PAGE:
The Unequal Benefits of Fuel Subsidies: A Review of Evidence for Developing Countries
This paper reviews evidence on the impact of fuel subsidy reform on household welfare in developing countries. On average, the burden of subsidy reform is substantial and is approximately neutrally distributed across income groups; a $0.25 decrease in the per liter subsidy results in a 5% decrease in income for all groups. More than half of this impact arises from the indirect impact on prices of other goods and services consumed by households. Fuel subsidies are a costly approach to protecting the poor due to substantial benefit leakage to higher income groups; in absolute terms, the top income quintile captures six times more in subsidies than the bottom.
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- Benedict CLEMENTS & Hong-Sang JUNG & Sanjeev GUPTA, 2007. "Real And Distributive Effects Of Petroleum Price Liberalization: The Case Of Indonesia," The Developing Economies, Institute of Developing Economies, vol. 45(2), pages 220-237.
- Benedict F. W. Bingham & James Daniel & Giulio Federico, 2001. "Domestic Petroleum Price Smoothing in Developing and Transition Countries," IMF Working Papers 01/75, International Monetary Fund.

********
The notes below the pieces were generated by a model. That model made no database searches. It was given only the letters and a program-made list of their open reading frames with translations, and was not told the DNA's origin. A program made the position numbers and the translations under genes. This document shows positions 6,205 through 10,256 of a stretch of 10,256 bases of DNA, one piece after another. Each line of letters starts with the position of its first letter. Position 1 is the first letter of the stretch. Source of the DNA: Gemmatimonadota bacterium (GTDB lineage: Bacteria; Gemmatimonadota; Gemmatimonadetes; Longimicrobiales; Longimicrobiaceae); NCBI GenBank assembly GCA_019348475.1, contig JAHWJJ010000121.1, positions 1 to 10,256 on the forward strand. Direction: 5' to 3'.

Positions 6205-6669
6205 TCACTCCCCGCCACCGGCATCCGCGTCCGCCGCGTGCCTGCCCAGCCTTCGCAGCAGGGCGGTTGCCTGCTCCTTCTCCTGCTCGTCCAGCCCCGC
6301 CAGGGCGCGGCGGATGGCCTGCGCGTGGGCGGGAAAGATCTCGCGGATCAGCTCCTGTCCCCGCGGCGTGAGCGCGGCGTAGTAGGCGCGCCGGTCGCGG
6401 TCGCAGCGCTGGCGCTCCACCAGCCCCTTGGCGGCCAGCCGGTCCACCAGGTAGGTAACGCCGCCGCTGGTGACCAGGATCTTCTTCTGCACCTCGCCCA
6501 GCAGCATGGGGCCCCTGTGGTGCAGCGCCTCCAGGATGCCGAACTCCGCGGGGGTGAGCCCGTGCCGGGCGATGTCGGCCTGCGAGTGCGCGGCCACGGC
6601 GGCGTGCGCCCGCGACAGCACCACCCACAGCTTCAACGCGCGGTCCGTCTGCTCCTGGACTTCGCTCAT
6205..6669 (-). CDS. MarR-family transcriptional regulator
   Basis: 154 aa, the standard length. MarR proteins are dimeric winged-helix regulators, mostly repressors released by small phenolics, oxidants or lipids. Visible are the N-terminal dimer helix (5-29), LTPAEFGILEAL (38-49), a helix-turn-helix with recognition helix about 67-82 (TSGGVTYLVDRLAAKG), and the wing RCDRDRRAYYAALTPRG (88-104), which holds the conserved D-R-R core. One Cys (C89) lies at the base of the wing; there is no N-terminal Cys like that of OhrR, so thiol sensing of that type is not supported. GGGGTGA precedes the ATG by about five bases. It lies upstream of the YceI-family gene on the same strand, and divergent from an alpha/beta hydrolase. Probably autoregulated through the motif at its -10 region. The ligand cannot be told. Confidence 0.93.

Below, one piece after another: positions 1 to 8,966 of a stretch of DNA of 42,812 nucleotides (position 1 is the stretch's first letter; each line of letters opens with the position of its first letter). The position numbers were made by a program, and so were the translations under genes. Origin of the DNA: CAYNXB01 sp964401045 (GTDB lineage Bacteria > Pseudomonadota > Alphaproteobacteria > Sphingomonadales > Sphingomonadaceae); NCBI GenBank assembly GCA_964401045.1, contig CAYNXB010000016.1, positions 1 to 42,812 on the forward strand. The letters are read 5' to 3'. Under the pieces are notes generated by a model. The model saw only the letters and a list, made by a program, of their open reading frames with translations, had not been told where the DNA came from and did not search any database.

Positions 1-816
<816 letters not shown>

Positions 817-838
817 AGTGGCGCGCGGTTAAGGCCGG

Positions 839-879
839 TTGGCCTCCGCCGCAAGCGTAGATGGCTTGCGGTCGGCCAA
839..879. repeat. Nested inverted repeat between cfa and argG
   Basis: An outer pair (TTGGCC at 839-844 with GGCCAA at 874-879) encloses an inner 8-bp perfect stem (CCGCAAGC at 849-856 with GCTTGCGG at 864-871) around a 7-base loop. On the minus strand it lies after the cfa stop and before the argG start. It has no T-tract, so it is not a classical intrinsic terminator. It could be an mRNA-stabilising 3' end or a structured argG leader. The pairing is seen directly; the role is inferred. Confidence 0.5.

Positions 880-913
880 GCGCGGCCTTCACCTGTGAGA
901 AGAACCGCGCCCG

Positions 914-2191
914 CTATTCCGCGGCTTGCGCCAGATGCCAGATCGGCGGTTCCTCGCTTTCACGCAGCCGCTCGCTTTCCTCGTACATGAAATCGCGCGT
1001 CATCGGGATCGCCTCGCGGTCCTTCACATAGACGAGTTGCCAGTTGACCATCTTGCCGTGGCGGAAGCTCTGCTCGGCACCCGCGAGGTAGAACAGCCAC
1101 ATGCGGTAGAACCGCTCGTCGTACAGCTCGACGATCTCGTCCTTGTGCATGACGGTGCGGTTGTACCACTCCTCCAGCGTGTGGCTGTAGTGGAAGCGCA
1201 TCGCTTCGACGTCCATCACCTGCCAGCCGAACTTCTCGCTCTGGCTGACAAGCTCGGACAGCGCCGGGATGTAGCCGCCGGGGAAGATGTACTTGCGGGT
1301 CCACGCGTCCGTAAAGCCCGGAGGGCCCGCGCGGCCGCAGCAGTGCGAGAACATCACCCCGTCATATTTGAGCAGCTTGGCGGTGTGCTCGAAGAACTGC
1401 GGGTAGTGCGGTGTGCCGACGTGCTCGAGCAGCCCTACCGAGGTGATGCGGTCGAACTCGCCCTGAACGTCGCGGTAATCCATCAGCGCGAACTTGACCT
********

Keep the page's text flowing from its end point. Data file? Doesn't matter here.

- Dominique M. Guillaume & Roman Zytek & Mohammad Reza Farzin, 2011. "Iran; The Chronicles of the Subsidy Reform," IMF Working Papers 11/167, International Monetary Fund.
- John M. Piotrowski & David Coady & Justin Tyson & Rolando Ossowski & Robert Gillingham & Shamsuddin Tareq, 2010. "Petroleum Product Subsidies; Costly, Inequitable, and On the Rise," IMF Staff Position Notes 2010/05, International Monetary Fund.
- Sanjeev Gupta & Benedict J. Clements & Kevin Fletcher & Gabriela Inchauste, 2002. "Issues in Domestic Petroleum Pricing in Oil-Producing Countries," IMF Working Papers 02/140, International Monetary Fund.
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